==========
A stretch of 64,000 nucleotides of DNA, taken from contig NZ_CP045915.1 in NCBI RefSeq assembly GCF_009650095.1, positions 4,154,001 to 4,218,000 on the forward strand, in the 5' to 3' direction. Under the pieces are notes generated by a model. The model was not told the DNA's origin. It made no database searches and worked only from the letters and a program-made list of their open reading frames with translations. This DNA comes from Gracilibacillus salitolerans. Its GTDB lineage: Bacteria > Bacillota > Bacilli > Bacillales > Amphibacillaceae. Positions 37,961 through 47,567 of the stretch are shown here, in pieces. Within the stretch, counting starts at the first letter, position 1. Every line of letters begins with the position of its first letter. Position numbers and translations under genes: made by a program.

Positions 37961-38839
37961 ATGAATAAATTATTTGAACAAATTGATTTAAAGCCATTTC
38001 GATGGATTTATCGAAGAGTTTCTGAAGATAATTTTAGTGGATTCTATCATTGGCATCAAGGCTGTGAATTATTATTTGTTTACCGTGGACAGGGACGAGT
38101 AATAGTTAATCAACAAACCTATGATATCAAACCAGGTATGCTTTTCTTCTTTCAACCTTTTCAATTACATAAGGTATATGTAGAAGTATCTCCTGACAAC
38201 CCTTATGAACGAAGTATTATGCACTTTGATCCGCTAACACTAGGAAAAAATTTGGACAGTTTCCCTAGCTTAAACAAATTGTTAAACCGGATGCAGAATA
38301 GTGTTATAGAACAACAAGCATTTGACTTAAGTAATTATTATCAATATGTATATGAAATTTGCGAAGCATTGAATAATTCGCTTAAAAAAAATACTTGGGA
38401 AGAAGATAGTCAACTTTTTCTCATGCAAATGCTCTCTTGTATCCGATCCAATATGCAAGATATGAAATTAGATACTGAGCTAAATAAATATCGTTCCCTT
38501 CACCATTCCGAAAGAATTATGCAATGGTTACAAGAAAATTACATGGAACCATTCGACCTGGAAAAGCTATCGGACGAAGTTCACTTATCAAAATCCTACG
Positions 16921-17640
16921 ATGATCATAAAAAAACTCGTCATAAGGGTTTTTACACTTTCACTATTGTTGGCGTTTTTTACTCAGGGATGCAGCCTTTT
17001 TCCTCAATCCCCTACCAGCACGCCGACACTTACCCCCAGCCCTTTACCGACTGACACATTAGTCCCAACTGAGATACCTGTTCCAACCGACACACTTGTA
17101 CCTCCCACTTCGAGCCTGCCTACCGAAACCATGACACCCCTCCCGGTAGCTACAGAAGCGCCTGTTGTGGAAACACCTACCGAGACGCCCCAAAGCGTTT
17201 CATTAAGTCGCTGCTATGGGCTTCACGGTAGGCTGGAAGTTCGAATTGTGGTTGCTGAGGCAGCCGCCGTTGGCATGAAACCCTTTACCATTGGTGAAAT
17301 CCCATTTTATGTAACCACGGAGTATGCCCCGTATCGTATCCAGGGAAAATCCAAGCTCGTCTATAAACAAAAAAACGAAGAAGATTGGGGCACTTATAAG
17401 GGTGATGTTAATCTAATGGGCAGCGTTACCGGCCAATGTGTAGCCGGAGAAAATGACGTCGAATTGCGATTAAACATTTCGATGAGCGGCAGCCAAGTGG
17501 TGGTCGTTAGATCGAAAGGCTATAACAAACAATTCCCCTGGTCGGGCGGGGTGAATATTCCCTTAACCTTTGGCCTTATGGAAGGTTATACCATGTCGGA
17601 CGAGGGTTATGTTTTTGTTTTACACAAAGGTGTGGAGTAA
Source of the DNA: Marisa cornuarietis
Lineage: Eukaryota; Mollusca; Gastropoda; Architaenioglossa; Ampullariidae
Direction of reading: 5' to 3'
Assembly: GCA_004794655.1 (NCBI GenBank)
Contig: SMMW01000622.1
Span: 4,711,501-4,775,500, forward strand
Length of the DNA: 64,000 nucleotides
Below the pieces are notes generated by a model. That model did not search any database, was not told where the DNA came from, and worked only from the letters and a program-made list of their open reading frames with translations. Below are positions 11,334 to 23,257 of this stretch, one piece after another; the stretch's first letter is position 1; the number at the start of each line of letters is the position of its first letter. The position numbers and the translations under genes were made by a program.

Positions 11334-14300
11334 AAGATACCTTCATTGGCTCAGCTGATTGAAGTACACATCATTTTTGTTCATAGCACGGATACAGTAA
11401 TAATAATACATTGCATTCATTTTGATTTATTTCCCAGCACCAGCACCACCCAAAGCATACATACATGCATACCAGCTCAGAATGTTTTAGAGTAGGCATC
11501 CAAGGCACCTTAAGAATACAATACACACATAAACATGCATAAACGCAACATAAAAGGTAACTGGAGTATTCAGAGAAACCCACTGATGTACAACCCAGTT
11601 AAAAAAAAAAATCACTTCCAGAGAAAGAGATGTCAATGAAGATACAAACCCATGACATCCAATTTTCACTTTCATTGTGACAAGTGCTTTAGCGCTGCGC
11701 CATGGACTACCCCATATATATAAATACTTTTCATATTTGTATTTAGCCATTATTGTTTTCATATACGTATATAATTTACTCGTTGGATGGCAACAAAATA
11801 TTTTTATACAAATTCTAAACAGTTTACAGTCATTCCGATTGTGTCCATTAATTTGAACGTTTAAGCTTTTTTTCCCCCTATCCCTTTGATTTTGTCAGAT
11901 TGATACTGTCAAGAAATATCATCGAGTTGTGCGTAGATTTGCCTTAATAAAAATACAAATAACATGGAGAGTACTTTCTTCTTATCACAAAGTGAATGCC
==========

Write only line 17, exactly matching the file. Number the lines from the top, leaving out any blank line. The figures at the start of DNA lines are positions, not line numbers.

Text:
17501 TGGTCGTTAGATCGAAAGGCTATAACAAACAATTCCCCTGGTCGGGCGGGGTGAATATTCCCTTAACCTTTGGCCTTATGGAAGGTTATACCATGTCGGA